Zynq UltraScale+ MPSoC Ubuntu part 1 - Run Pre-Built Ubuntu Image and Power Advantage Tool

Document History

Updated for 2017.1 tools
Date
Version
Author
Description of Revisions
1stOct2016
1
Upender Cherukupally
Jerry Wong
Srikanth Erusalagandi
Initial Image only release
22ndDec2017
1.1
Aniket Kolarkar
Updated with 2017.1 tools release.

Description/Summary

Zynq® UltraScale+™ MPSoC delivers unprecedented levels of heterogeneous multi-processing and combines seven user programmable processors including Quad-core ARM® Cortex™-A53 Application Processing Unit (APU), Dual-core 32-bit ARM® Cortex™-R5 Real Time Processing Unit (RPU), and ARM® Mali™-400 MP2 Graphics Processing Unit (GPU). It is Industry’s First Multi-Processor SoC delivering 5x system level performance-per-watt and any-to-any connectivity.

This demonstration showcases the fully featured desktop-class operating system running multiple applications on symmetric multiprocessing (SMP) Linux on APU and graphics rendering on the GPU. Users can install and run any required applications from open source. The demo also enables quick migration of Linux/Ubuntu Desktop based applications to Zynq UltraScale+ MPSoC.
  1. Ubuntu Desktop environment on SMP Linux with multiple applications in-built; and flexible to create, download and install new applications on APU subsystem.
  2. Multiple telnet based applications like Mandelbrot Xaos are executing simultaneously on symmetric multiprocessing (SMP) Linux on APU subsystem.
  3. Demonstrates automated Power Advantage Tool to monitor the run time power consumption of Zynq UltraScale+ MPSoC running different applications.

ZUUbuntu_PW_Image1.jpg
Figure 1: Zynq UltraScale+ MPSoC Block Diagram with blocks highlighted used in this design


The following Zynq® UltraScale+™ MPSoC PS components are used in this demonstration
  • Quad-core ARM® Cortex™-A53 Application Processing Unit,
  • Graphics Processing Unit
  • DDR controller
  • UART
  • SD/eMMC interface
  • Gigabit Ethernet
  • USB 3.0
  • DisplayPort

Software Stack used for this demonstration
  • SMP Linux on APU subsystem.
  • Ubuntu Desktop root file system.
  • ARM-Mali, OpenGL ES2.0 and Qt libraries.
  • Multiple telnet based games like Mandelbrot, Space Invaders, Matrix and 2048.

Files Provided
zynqus_pwr_zcu102_20171220.zip
Archived file
contain the following files/folders:
  1. zynqus\pwr\sd: This folder contains the Ubuntu Desktop Images file for the SD card to boot in SD boot mode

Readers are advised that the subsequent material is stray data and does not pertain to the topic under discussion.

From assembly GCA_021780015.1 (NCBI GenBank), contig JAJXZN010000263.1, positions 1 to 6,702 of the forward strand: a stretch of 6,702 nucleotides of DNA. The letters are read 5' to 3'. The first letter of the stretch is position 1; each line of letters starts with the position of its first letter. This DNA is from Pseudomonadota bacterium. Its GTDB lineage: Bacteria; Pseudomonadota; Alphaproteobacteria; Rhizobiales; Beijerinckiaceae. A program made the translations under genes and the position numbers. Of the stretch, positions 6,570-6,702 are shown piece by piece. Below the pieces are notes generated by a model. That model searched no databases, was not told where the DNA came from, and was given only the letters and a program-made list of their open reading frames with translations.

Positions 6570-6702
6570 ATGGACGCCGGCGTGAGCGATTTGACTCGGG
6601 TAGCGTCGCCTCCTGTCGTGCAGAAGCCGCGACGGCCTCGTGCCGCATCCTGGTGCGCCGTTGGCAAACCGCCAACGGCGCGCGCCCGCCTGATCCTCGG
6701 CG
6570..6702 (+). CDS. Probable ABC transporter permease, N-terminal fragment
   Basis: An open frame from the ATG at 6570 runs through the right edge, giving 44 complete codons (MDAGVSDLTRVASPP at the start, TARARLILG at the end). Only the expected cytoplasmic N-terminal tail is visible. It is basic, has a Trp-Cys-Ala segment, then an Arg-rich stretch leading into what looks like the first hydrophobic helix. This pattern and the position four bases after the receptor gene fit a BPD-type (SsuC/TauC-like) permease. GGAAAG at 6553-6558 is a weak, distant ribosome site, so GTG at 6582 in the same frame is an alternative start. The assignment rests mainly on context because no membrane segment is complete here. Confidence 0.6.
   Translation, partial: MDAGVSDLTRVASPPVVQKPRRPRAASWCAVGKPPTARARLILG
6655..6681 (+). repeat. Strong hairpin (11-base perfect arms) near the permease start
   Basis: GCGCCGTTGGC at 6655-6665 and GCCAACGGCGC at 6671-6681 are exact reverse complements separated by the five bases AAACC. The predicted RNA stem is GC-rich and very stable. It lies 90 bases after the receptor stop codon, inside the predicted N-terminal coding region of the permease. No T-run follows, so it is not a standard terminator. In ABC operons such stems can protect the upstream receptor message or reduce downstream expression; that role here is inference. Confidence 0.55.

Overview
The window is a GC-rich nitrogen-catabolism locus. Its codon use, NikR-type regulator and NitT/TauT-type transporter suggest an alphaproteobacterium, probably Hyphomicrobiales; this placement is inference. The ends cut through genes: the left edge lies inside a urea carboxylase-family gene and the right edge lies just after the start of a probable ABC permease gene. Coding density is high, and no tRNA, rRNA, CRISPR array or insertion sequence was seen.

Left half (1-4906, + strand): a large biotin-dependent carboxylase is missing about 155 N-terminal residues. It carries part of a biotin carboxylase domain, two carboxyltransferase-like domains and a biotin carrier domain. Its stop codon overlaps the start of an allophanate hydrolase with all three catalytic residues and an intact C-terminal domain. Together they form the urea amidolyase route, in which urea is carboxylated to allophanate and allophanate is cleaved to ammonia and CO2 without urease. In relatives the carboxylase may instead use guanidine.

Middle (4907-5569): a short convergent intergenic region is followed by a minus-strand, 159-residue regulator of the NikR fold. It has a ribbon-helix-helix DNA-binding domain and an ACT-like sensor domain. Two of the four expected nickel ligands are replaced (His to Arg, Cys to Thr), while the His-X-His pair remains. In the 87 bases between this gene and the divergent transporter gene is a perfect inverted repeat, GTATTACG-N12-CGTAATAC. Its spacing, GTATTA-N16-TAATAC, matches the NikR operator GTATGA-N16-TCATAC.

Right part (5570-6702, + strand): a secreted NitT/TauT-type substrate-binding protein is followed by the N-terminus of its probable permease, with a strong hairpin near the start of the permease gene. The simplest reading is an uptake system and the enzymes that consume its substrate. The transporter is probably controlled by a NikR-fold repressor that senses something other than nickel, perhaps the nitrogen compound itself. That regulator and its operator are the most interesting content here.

2. zynqus\pwr\ZynqUS_Demos: This folder contains the Power Advantage Tool Host PC files including the GUI and automated scripts




Requirements:

  • Xilinx ZCU102 evaluation kit with power supply.
  • Class 10 SD card (16 GB or more).
  • Ethernet Cable, if needed to connect to Internet and install packages using apt-get utility or want to try the Web server demo.
  • Micro USB to Standard USB cable.
  • 4K or 1080p Display Port Monitor and DisplayPort Cable.
  • 4K or 1080p HDMI Monitor and HDMI Cable Note: XaoS Mandelbrot will not display on HDMI. Alternatively, use mbrot.sh script.
  • USB 3.0 connector or USB 2.0 micro cable to standard USB female adapter, USB Hub to connect USB mouse and USB keyboard or connect USB keyboard with mouse integrated etc.

Setup:

Host Machine Setup for Power Advantage Tool:


1. Extract the downloaded zcu102_ubuntu_pwr_demo_<Timestamp>.zip file (e.g. zynqus_pwr_zcu102_20171220.zip) on to your host hard drive.

2. Copy the ZynqUS_Demos folder from the extracted zip file zynqus\pwr\ZynqUS_Demos to C: drive as shown below.
C:\ZynqUS_Demos

3. Install the required installation files for running the demo.
Note: The following is a one-time Installation for the host machine.
If Tera Term, Putty, AutoHotkey, and CP210x driver are already installed and configured, just ignore that step in ‘1’

The installers are located in the C:\ZynqUS_Demos\tools directory
  • Install Tera Term terminal application by double clicking teraterm-4.87.exe
  • Install the AutoHotkey application by double clicking AutoHotkey112203_Install.exe, which can also be found at - Autohotkey webpage.
  • Install CP210x USB to UART bridge driver as follows: Navigate to C:\ZynqUS_ Demos\tools\CP210x_VCP_Windows directory and install CP210xVCPInstaller_x64.exe

Note: This might ask you to restart the machine. Perform the next step before restarting the machine

4. Modify your laptop Ethernet IP to "192.168.1.110" using the following steps
  • In Windows 7 this is done from Control Panel > Network and Internet (on some systems you may be able to proceed without this step) > Network and Sharing Center > Change adapter settings (found on left side of page) > Right Click Local Area Connection > Properties > Yes.
LanSettings1.JPG
Windows LAN settings Page1

LanSettings2.JPG
Windows LAN settings Page2

  • Internet Protocol Version 4 (TCP/IPv4) > Properties > Use the following IP address > IP address: 192.168.1.110 (Enter and use the default Subnet mask) > OK > Close

LanSettings3.JPG
Static IP address setting

5. Restart the Host machine.

Preparing the SD card with pre-built Images:


1. Extract the <Timestamp>_zcu102_ubuntu.zip (e.g. zynqus_pwr_zcu102_20171220.zip) present in the "zynqus\pwr\sd" directory. It contians the <TimeStamp>_zcu102_ubuntu.img file which needs to be extracted to the SD card. The SD card can be burned with the .img file using the Win32DiskImager.exe tool on Windows PC or using Linux commands on a Linux PC.

2. Install Win32DiskImager.exe Tool
The tool can be downloaded and installed from https://sourceforge.net/projects/win32diskimager/